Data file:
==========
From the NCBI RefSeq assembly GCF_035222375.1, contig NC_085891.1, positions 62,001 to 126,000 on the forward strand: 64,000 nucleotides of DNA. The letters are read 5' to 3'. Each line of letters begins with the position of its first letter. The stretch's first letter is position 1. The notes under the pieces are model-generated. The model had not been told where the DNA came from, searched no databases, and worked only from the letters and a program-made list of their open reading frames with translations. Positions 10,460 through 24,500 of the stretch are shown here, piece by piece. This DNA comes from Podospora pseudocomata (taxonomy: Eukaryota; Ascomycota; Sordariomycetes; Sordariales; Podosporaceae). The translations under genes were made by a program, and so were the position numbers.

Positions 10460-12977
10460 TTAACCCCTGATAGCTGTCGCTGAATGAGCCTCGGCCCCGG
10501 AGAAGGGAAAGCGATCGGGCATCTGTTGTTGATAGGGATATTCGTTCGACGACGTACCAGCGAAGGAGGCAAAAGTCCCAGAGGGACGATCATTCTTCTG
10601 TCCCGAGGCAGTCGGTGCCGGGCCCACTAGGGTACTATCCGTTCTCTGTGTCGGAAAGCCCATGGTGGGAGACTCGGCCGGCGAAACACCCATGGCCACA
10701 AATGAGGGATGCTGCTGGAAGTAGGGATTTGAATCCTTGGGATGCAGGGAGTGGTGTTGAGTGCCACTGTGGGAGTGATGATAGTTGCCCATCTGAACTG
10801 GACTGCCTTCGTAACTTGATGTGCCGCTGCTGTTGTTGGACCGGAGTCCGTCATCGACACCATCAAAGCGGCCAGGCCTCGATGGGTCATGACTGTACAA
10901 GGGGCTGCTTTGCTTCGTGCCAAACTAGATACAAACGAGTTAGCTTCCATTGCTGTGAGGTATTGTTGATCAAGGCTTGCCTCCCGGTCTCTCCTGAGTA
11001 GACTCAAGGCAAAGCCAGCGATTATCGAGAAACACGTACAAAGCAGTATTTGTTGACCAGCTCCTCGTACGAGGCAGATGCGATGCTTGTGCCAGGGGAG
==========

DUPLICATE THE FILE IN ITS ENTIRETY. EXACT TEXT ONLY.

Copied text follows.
From the NCBI RefSeq assembly GCF_035222375.1, contig NC_085891.1, positions 62,001 to 126,000 on the forward strand: 64,000 nucleotides of DNA. The letters are read 5' to 3'. Each line of letters begins with the position of its first letter. The stretch's first letter is position 1. The notes under the pieces are model-generated. The model had not been told where the DNA came from, searched no databases, and worked only from the letters and a program-made list of their open reading frames with translations. Positions 10,460 through 24,500 of the stretch are shown here, piece by piece. This DNA comes from Podospora pseudocomata (taxonomy: Eukaryota; Ascomycota; Sordariomycetes; Sordariales; Podosporaceae). The translations under genes were made by a program, and so were the position numbers.

Positions 10460-12977
10460 TTAACCCCTGATAGCTGTCGCTGAATGAGCCTCGGCCCCGG
10501 AGAAGGGAAAGCGATCGGGCATCTGTTGTTGATAGGGATATTCGTTCGACGACGTACCAGCGAAGGAGGCAAAAGTCCCAGAGGGACGATCATTCTTCTG
10601 TCCCGAGGCAGTCGGTGCCGGGCCCACTAGGGTACTATCCGTTCTCTGTGTCGGAAAGCCCATGGTGGGAGACTCGGCCGGCGAAACACCCATGGCCACA
10701 AATGAGGGATGCTGCTGGAAGTAGGGATTTGAATCCTTGGGATGCAGGGAGTGGTGTTGAGTGCCACTGTGGGAGTGATGATAGTTGCCCATCTGAACTG
10801 GACTGCCTTCGTAACTTGATGTGCCGCTGCTGTTGTTGGACCGGAGTCCGTCATCGACACCATCAAAGCGGCCAGGCCTCGATGGGTCATGACTGTACAA
10901 GGGGCTGCTTTGCTTCGTGCCAAACTAGATACAAACGAGTTAGCTTCCATTGCTGTGAGGTATTGTTGATCAAGGCTTGCCTCCCGGTCTCTCCTGAGTA
11001 GACTCAAGGCAAAGCCAGCGATTATCGAGAAACACGTACAAAGCAGTATTTGTTGACCAGCTCCTCGTACGAGGCAGATGCGATGCTTGTGCCAGGGGAG